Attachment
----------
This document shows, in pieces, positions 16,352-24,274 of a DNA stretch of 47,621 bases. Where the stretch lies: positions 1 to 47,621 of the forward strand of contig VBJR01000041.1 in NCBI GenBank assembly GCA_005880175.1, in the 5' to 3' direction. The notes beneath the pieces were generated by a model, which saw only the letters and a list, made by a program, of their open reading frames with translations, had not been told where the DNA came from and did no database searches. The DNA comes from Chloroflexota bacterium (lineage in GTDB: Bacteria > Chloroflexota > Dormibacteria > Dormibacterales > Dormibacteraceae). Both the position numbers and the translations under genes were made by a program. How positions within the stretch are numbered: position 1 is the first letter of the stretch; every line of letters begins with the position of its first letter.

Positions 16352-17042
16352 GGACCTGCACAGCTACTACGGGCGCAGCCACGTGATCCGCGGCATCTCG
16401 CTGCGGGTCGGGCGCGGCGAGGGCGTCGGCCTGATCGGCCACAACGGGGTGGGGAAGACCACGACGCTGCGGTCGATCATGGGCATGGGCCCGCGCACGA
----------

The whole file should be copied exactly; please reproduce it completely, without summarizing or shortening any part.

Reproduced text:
This document shows, in pieces, positions 16,352-24,274 of a DNA stretch of 47,621 bases. Where the stretch lies: positions 1 to 47,621 of the forward strand of contig VBJR01000041.1 in NCBI GenBank assembly GCA_005880175.1, in the 5' to 3' direction. The notes beneath the pieces were generated by a model, which saw only the letters and a list, made by a program, of their open reading frames with translations, had not been told where the DNA came from and did no database searches. The DNA comes from Chloroflexota bacterium (lineage in GTDB: Bacteria > Chloroflexota > Dormibacteria > Dormibacterales > Dormibacteraceae). Both the position numbers and the translations under genes were made by a program. How positions within the stretch are numbered: position 1 is the first letter of the stretch; every line of letters begins with the position of its first letter.

Positions 16352-17042
16352 GGACCTGCACAGCTACTACGGGCGCAGCCACGTGATCCGCGGCATCTCG
16401 CTGCGGGTCGGGCGCGGCGAGGGCGTCGGCCTGATCGGCCACAACGGGGTGGGGAAGACCACGACGCTGCGGTCGATCATGGGCATGGGCCCGCGCACGA